Most people who set out to start a business do so to fulfil a passion and solve a problem, not to make millions – though it does happen! In fact, most startups are conceived on a shoestring budget, often tucked away in a suburban kitchen, garage or even the odd university dorm room.
Every so often, one of these small businesses defies all odds and grows to float on the stock exchange, bringing in huge growth, wealth and even fame.
Here we take a look at some of the most innovative, creative and surprising startups that originated from humble beginnings to cause a stir on the stock exchange.
Before it was the behemoth of the computer and business world, Apple – the brainchild of university dropouts Steve Jobs and Steve Wozniak – was another startup running from a garage. The pair’s mission was to create the first PC; computers that were small and accessible enough for personal and professional use.
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After some commercial hits and misses, Apple launched its initial public offering (IPO) in late 1980, listing 4.2 million shares valued at US$22 each.
While Steve Jobs’ famously unrelenting and visionary approach to simplicity in form and marketing made Apple the superstars of product design today, it wasn’t always smooth sailing.
Jobs and Wozniak both left the company in 1985, the former due to internal politics.
After returning in 1997, Jobs convinced the board to fire CEO Gil Amelio and took on the role that made him a household name.
After steadily restoring the value of the company with the release of the iMac, iPod, MacBook, iPhone, AppStore, iPad and Siri, Jobs led Apple to oust oil company ExxonMobil as the world’s most valuable company on the stock exchange in 2011. While Apple is occasionally pushed off its perch by Google, it is generally considered the most valuable stock in the world.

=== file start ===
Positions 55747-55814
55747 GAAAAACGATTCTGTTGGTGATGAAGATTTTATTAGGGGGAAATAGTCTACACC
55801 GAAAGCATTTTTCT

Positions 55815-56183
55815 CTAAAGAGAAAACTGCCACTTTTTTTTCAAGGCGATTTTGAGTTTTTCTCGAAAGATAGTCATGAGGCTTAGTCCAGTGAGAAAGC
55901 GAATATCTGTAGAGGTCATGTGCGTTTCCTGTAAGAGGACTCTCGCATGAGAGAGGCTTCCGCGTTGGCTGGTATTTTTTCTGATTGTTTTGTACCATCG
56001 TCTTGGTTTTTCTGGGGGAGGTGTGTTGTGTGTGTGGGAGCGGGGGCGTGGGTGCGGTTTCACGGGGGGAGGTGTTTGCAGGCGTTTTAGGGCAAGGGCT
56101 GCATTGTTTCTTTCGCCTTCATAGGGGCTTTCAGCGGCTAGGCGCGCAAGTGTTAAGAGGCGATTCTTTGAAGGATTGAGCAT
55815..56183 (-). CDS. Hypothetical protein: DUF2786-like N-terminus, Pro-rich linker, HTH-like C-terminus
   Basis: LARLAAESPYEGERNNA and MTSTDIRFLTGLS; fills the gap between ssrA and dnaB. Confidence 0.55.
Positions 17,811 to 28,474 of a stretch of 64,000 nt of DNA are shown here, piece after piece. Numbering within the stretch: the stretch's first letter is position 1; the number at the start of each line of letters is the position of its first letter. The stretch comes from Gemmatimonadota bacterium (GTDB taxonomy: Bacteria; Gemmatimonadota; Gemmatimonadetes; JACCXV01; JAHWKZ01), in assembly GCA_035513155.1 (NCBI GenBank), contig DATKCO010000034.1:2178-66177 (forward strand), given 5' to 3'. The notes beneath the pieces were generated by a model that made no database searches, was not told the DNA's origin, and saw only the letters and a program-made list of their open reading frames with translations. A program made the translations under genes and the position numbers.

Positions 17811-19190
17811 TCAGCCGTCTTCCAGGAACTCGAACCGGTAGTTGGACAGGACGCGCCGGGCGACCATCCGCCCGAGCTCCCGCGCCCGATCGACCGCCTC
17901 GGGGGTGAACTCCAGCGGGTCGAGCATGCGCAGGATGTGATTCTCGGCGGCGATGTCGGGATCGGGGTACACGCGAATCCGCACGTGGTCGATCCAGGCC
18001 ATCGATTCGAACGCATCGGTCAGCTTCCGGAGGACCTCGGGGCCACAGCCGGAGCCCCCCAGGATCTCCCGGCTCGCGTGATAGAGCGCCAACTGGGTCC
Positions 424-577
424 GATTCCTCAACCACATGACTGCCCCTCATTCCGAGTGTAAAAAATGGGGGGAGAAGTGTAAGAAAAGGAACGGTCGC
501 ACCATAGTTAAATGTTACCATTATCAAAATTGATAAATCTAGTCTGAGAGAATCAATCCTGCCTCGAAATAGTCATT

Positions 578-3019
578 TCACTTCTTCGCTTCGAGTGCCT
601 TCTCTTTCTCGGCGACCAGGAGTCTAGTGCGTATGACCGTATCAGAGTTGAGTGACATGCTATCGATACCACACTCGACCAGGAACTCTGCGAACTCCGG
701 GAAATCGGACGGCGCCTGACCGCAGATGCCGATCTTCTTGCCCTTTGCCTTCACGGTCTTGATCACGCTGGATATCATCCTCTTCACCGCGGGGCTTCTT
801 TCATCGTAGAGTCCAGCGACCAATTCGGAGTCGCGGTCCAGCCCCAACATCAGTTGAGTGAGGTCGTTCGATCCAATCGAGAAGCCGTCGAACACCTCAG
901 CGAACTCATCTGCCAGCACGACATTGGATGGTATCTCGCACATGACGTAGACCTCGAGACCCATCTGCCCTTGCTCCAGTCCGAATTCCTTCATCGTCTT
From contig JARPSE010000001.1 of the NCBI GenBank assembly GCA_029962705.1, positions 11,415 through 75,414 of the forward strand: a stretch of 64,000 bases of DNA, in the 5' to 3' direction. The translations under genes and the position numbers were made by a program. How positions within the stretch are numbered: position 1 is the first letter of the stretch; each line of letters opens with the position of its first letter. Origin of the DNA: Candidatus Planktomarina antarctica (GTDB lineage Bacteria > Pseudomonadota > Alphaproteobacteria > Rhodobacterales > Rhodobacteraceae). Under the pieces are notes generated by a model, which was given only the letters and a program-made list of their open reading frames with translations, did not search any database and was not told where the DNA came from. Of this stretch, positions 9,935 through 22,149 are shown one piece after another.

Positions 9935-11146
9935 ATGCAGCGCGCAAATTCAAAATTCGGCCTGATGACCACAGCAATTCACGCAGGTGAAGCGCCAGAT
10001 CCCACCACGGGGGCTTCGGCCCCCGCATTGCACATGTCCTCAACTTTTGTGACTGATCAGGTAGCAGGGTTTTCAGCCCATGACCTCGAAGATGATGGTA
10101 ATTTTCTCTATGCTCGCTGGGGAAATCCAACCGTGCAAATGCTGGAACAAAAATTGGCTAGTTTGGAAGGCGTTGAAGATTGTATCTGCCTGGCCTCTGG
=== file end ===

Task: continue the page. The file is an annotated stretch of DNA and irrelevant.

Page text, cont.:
Buddy Platform is the Australian startup behind the “Buddy Ohm” sensor units, a product that monitors commercial property electricity, gas, solar and water expenditure in real-time updates.
Building managers can act on this information, making on-the-spot decisions and/or setting automatic alerts to ensure conservation of resources – all in the name of reducing costs.
This ingenious Australian startup benefits from some big-name backing, with Microsoft and pop star Lady Gaga included in its ranks of seed investors.
In 2015 Business Insider reported that Buddy Platform floated on the Australian Securities Exchange (ASX) as a “backdoor listing”, as opposed to a conventional IPO, via Western Australian company Potash Minerals.
Late last year, Buddy Platform’s shares reportedly rose a whopping 300% in a mere six months, due to a fortunate distribution deal struck with major international telcos.
Founder and chief executive David McLauchlan said this was due to the fact the Buddy Platform system resulted in a higher reliance on mobile networks.
“It’s absolutely perfect for them [telcos]. There isn’t a carrier in the world that isn’t interested in putting more stuff on their network that they can monetise,” McLauchlan said in October.